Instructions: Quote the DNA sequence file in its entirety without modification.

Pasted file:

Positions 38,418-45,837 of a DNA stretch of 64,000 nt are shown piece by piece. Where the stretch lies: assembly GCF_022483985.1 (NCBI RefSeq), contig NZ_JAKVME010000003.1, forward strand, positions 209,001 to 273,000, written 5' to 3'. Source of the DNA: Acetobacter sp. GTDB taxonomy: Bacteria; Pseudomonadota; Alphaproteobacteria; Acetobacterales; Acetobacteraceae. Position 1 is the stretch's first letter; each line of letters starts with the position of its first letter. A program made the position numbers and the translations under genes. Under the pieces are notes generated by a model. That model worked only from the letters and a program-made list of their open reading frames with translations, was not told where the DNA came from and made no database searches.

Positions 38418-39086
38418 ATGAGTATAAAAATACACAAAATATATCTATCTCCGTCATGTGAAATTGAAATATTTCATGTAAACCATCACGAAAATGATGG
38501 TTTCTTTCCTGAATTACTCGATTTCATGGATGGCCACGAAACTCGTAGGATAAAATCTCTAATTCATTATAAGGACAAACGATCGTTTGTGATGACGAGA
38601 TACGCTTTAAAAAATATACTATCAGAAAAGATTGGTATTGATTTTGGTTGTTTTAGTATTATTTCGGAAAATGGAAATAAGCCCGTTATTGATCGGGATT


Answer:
Positions 38,418-45,837 of a DNA stretch of 64,000 nt are shown piece by piece. Where the stretch lies: assembly GCF_022483985.1 (NCBI RefSeq), contig NZ_JAKVME010000003.1, forward strand, positions 209,001 to 273,000, written 5' to 3'. Source of the DNA: Acetobacter sp. GTDB taxonomy: Bacteria; Pseudomonadota; Alphaproteobacteria; Acetobacterales; Acetobacteraceae. Position 1 is the stretch's first letter; each line of letters starts with the position of its first letter. A program made the position numbers and the translations under genes. Under the pieces are notes generated by a model. That model worked only from the letters and a program-made list of their open reading frames with translations, was not told where the DNA came from and made no database searches.

Positions 38418-39086
38418 ATGAGTATAAAAATACACAAAATATATCTATCTCCGTCATGTGAAATTGAAATATTTCATGTAAACCATCACGAAAATGATGG
38501 TTTCTTTCCTGAATTACTCGATTTCATGGATGGCCACGAAACTCGTAGGATAAAATCTCTAATTCATTATAAGGACAAACGATCGTTTGTGATGACGAGA
38601 TACGCTTTAAAAAATATACTATCAGAAAAGATTGGTATTGATTTTGGTTGTTTTAGTATTATTTCGGAAAATGGAAATAAGCCCGTTATTGATCGGGATT